Increasingly, online authors are being sued for libel. Sometimes it’s justified; sometimes it’s not. To help sort through the fact and fiction of blogger defamation, we created this FAQ. Don’t see your question listed? Please, get in touch.
Blogger Defamation Frequently Asked Questions (& Answers)
- What is defamation?
- Are bloggers considered journalists?
- Are bloggers considered public figures?
- I’m a political blogger, am I considered a public figure?
- Are corporations considered public figures for the purposes of a cyber defamation lawsuit?
- If I omit names from a blog post, can I still be sued for cyber defamation?
- Is it illegal to link to a defamatory statement?
- What happens if a third-party post on your website is defamatory, are you liable?
- What about paid/fake reviews, are they allowed or can they result in a cyber defamation lawsuit?
What is Defamation?
Slander (spoken defamation) and libel (written defamation) statutes are nuanced, and vary from jurisdiction to jurisdiction, but the basic definition is as follows:
defamation, n. (14c) 1. The act of harming the reputation of another by making a false statement to a third person. If the alleged defamation involves a matter of public concern, the plaintiff is constitutionally required to prove both the statement’s falsity and the defendant’s fault. 2. A false written or oral statement that damages another’s reputation. See LIBEL; SLANDER. Cf. (Black’s Law Dictionary, Ninth Edition)
Defamation falsity must be provable. You won’t get far suing an adversary for calling you “a sorry excuse for a blogger” because morality is subjective and one person’s “sorry excuse” could be another person’s “hero.” Now, if someone said you “stole money to finance your blog” – and you didn’t – there’s a good chance you’d win a defamation lawsuit.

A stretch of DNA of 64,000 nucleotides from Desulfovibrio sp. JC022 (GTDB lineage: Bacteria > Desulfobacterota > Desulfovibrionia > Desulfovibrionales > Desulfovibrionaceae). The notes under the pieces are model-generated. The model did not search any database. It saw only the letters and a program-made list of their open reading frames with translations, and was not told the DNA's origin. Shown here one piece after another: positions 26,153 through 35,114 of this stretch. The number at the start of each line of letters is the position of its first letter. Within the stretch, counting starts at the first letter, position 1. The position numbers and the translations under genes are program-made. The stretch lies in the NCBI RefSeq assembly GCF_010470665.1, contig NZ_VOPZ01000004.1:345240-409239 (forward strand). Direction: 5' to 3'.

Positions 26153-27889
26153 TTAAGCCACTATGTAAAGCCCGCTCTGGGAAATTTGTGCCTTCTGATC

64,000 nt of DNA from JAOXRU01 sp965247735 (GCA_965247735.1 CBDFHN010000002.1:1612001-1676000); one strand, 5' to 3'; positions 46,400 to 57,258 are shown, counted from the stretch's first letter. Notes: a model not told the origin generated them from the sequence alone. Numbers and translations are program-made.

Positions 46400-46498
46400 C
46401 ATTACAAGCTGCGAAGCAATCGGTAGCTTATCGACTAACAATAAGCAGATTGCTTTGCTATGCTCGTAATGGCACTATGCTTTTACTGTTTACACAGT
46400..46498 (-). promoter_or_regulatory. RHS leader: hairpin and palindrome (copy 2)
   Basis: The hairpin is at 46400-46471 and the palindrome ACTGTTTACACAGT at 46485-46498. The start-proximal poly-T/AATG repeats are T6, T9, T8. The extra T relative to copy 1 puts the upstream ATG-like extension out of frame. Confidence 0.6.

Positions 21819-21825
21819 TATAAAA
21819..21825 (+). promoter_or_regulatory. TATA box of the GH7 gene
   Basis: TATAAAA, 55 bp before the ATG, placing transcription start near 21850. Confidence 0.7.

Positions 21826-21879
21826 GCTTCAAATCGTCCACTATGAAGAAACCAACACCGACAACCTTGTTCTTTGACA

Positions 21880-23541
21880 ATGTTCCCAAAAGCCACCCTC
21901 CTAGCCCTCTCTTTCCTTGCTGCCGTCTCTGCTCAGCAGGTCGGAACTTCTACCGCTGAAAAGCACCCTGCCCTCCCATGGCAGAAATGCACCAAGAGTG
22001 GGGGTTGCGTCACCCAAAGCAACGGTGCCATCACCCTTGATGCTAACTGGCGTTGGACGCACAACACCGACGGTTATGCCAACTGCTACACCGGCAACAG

The definition of “privilege” and whether or not it’s considered protected speech largely depends on jurisdiction. The general rule of thumb: Private communications, including confidential litigation proceedings or doctor-patient discussions, typically don’t qualify as defamation.
Public Figures v. Private Figures
If the plaintiff in a slander or libel lawsuit is a public figure, he or she must prove their respective defendants acted with actual malice — the intentional publishing of false information, to inflict reputational harm.
The definition of a public figure differs from jurisdiction to jurisdiction. Generally, celebrities (local or famous), public office holders, or anybody who thrusts themselves into a public debate, are deemed “public figures” and must meet “actual malice” standards. In some regions, teachers and government workers also qualify as public figures.
Private figures, on the other hand, only have to convince a judge or jury that a reasonable person wouldn’t have published the material in question.
Are Bloggers Considered Journalists?
Are bloggers considered journalists? Yes. The United States Supreme Court ruled that “in the context of defamation law, the rights of the institutional media are no greater and no less than those enjoyed by other individuals and organizations engaged in the same activities.”
But don’t fool yourself into thinking that the First Amendment will protect everything you publish. Engage in rigorous journalistic ethics and quadruple check everything for accuracy before posting. Cite sources and be careful with wording. Because remember, the same well-funded, in-house legal teams going after big media are the same ones going after bloggers.